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The perils of a Permanent Place of Abode (PPOA)

It is important for individuals to correctly determine their residency status for tax purposes, as a New Zealand tax resident is taxed on their 'worldwide income'.

A person is considered to be a New Zealand resident for tax purposes if they have been physically present in New Zealand for more than 183 days in any 12-month period or if they have a 'permanent place of abode' (PPOA) in New Zealand. A person ceases to be a tax resident if they are physically absent from New Zealand for 325 days in any 12-month period. However, if a  person maintains a PPOA throughout the period they are absent from New Zealand, they are still considered a New Zealand tax resident.

A recent Taxation Review Authority decision has highlighted the importance of these residency rules, and in particular, the breadth of a PPOA.

The taxpayer, a sea captain, had an interest in his employer's superannuation fund, and in foreign investment unit trusts owned by him, which were all sold by August 2008.

The taxpayer was accused by Inland Revenue (IRD) of maintaining a PPOA in the income tax years ended 31 March 2005 to 31 March 2009 (inclusive), and was therefore liable to pay New Zealand income tax on his interest in the unit trusts and any deemed income under the Foreign Investment Fund (FIF) rules.

The taxpayer had been a mariner all his adult life, and under the terms of his employment, spent approximately eight months a year at sea. The taxpayer's wife typically accompanied him at sea. In 1998 he became a trustee and beneficiary of a trust which owned a property in New Zealand. The taxpayer returned to this house at least twice a year in the years from 1998 until October 2014, when the property was sold. The TRA found this property to be a PPOA for the taxpayer, supported by the following facts:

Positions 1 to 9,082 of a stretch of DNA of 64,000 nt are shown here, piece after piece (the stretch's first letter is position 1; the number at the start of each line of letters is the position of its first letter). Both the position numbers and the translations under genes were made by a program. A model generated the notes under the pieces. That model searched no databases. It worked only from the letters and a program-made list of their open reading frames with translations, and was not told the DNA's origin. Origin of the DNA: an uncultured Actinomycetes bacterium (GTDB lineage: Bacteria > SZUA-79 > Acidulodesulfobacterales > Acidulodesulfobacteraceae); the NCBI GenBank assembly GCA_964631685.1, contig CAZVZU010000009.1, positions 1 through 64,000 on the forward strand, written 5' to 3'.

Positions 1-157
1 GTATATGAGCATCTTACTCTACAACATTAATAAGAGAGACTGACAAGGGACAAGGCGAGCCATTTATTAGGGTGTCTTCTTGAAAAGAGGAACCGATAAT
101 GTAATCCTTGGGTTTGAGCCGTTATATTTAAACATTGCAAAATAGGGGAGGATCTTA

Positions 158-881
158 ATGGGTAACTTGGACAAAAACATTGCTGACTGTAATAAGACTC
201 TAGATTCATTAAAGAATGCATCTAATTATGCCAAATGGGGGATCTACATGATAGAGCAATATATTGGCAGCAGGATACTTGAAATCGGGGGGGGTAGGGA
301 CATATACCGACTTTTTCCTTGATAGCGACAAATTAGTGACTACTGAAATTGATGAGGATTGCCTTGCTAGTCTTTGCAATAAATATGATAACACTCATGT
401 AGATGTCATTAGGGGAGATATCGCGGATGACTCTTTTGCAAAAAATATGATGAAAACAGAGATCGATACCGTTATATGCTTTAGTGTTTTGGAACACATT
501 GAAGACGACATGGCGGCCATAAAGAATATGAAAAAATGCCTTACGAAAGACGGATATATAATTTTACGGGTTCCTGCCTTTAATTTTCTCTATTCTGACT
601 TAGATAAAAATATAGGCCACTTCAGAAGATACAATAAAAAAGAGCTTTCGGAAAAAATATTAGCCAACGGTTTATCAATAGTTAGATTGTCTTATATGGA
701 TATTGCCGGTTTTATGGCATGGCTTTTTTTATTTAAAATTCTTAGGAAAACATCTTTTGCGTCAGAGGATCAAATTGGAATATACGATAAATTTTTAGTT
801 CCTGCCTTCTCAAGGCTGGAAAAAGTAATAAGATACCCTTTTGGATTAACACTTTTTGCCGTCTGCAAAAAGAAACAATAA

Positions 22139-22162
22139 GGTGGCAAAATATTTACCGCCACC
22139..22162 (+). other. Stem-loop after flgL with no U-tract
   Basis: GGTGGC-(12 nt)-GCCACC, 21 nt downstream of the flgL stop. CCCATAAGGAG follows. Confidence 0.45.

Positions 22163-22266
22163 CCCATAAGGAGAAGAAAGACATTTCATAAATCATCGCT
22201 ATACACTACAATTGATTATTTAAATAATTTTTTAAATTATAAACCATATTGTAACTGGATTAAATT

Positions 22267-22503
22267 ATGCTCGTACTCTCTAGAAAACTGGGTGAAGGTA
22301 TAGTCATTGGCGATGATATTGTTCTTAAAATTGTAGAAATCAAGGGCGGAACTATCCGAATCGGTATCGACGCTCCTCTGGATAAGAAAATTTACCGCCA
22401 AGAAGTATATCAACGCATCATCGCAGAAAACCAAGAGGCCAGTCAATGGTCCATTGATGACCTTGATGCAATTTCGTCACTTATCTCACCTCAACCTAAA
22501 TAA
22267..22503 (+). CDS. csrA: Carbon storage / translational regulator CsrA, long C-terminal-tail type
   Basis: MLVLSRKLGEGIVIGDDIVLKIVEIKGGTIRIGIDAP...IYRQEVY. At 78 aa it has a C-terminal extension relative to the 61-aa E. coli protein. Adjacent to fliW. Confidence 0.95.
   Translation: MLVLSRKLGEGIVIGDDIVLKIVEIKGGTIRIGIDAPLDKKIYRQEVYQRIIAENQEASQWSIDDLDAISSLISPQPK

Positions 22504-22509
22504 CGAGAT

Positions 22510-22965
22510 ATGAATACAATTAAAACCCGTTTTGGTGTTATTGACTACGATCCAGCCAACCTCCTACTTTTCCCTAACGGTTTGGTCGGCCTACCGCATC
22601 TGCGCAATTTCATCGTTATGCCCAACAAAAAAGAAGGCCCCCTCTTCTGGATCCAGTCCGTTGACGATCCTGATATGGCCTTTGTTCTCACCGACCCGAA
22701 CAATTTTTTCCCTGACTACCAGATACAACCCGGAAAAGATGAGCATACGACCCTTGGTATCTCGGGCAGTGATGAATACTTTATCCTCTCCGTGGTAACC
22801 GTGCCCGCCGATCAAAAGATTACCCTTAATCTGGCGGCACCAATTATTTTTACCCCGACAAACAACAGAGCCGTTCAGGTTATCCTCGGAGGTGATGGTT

• The property was not rented when the taxpayer was absent from New Zealand - friends and family were able to stay on occasion but otherwise the property was available for use by the taxpayer and his wife.
  • During the tax years in dispute, the taxpayer, on average, spent three and a half months in New Zealand, with credit card statements for these periods showing daily use in the suburb where the property is situated.
  • The taxpayer's salary was used to meet the trust's loan obligations, pay insurances, utilities and other expenses.
  • Vehicles belonging to the taxpayer, his wife, and the trust were registered to the property during the years in dispute.
  • A SKY subscription was maintained for the taxpayer's use when at the property.
  • The address was used for mail, including mail related to the trust's rental properties.
  • When not at sea, the taxpayer's payslips were sent to the property.
  • The taxpayer was registered on the Electoral Roll in 2008 at this address.

As a result, the TRA upheld the Commissioner's reassessments for each of the 2005-2009 income tax years, to tax the taxpayer's interest in the unit trusts and any deemed FIF income from the superannuation fund. Adding to the cost, a shortfall penalty for taking an unacceptable tax position was charged, calculated at 10% of the tax shortfall.